These next-generation computers are built around qubits, which are quantum bits of information that are analogous to the binary bits used in existing computers. Whereas most scientists are developing quantum computers that exchange particles in their computation, Salih envisions an exchange-free computer that can achieve counterportation, putting it in a different class of processors.
“Quantum computing has one main goal: faster. That’s it,” Salih said. “This is not faster. In fact, it’s considerably slower—this exchange-free quantum computation. We’re not in that game. What it does is this thing where the inputs don’t talk to each other, and then you can see effects that regular quantum computing doesn’t show.”
The exchange-free computer could potentially harness the power of counterportation to produce a traversable wormhole, though this bridge would operate on a strictly local level. Unlike fictional wormholes, the experimental version would not allow for instantaneously faster-than-light travel to distant locations, because counterportation crawls along much more slowly than the speed of light.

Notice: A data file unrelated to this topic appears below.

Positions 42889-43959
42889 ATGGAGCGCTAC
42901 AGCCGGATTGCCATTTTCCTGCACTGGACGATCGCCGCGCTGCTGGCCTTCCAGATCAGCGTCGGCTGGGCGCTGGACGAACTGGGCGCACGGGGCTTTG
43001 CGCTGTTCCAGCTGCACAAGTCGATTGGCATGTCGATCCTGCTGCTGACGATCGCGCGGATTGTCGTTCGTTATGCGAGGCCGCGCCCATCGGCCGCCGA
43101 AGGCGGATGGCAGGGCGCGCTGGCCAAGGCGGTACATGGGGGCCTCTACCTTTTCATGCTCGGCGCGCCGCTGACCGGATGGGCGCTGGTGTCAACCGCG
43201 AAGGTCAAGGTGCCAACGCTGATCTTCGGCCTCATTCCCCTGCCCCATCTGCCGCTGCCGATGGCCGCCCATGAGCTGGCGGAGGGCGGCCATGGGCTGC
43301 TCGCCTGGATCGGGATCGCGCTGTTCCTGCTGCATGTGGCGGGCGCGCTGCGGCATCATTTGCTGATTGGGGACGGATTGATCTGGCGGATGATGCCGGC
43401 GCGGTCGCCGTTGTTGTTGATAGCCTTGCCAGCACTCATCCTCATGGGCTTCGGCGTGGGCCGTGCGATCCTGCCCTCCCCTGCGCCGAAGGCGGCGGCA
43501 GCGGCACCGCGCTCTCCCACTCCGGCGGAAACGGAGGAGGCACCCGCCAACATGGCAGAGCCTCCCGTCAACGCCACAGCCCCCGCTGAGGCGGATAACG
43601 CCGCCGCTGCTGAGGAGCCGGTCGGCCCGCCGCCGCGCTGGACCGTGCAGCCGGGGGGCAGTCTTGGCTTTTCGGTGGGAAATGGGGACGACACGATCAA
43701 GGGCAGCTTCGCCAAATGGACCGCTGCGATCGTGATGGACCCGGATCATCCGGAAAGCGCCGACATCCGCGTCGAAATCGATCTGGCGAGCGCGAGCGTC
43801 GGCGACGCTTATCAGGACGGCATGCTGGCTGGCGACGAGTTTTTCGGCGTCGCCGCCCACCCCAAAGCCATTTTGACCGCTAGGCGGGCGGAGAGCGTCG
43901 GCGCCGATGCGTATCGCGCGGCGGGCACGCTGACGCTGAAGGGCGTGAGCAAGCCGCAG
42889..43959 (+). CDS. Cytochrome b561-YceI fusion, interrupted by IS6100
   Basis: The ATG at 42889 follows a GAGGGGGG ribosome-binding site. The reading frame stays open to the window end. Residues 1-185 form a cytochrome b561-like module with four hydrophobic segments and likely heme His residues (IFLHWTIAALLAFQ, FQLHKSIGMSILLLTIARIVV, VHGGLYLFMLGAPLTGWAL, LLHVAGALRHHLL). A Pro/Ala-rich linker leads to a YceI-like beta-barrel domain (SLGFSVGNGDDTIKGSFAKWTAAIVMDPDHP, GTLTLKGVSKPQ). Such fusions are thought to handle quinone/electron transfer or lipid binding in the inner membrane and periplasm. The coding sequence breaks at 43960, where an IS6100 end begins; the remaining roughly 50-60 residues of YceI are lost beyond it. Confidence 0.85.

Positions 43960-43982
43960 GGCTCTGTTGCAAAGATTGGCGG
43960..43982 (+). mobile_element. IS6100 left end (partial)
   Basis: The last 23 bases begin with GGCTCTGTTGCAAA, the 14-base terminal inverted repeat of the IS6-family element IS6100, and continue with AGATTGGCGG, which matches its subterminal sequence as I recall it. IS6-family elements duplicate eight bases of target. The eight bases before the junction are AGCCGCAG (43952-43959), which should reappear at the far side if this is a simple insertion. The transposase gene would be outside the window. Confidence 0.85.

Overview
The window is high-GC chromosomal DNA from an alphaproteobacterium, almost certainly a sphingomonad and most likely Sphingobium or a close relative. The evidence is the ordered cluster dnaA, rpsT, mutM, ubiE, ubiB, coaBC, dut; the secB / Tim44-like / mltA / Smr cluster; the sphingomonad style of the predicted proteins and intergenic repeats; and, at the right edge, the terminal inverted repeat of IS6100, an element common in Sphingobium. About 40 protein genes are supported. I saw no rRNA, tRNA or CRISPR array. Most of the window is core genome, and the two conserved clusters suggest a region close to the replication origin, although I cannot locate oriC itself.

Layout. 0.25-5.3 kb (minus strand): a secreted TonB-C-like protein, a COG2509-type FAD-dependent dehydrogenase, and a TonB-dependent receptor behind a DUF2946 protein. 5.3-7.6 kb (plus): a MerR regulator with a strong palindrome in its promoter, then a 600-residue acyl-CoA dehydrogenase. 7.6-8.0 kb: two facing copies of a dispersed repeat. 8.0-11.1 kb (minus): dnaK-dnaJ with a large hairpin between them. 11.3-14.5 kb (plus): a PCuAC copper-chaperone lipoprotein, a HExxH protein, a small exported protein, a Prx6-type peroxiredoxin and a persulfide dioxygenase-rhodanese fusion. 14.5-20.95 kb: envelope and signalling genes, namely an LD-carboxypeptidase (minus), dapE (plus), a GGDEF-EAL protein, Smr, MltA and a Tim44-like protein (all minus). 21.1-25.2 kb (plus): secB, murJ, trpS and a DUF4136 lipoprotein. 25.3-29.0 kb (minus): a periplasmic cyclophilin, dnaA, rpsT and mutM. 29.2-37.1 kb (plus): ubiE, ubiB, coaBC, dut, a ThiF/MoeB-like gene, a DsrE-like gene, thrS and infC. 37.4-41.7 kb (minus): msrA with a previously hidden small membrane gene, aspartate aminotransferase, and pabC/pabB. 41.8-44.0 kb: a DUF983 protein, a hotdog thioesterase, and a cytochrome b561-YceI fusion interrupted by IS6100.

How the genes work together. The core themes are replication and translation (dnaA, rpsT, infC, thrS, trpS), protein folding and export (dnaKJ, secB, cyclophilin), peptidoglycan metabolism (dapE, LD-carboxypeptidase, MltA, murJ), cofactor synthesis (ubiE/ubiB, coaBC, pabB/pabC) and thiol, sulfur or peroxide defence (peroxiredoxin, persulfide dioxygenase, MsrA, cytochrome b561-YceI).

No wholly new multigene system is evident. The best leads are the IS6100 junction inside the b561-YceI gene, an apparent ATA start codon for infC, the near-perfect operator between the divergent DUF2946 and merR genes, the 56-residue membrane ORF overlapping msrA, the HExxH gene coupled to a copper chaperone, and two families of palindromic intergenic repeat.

However, assuming the wormhole could be created, it could provide an opportunity to send signals, or objects, through a real bridge across spacetime. Such a setup would enable scientists to probe our fundamental reality—and might even offer a kind of first-person account of the view from inside a real wormhole.
“You can send a quantum object imprinted on an atom” that is “reconstituted across” the wormhole, Salih said. “This can be generalized because if you have an object made of a network of these [objects], and you counterport each one of them, you would have counterported in the whole thing. You can scale it up that way.”
Sending objects, or even AI consciousnesses, through a wormhole are obviously wild possibilities that would basically blow the entire genre of travel writing into a new dimension. However, it will take more research and experimentation to see if this vision of a real wormhole can become a reality. To that end, Salih hopes that the project could one day unveil a dazzling new form of quantum computing with a wide range of scientific applications.
“This exchange-free quantum computer is different in a major way,” he concluded. We can use it to build this wormhole and use it to examine fields of physics, so this potentially could be one of the first practical uses of quantum computing.”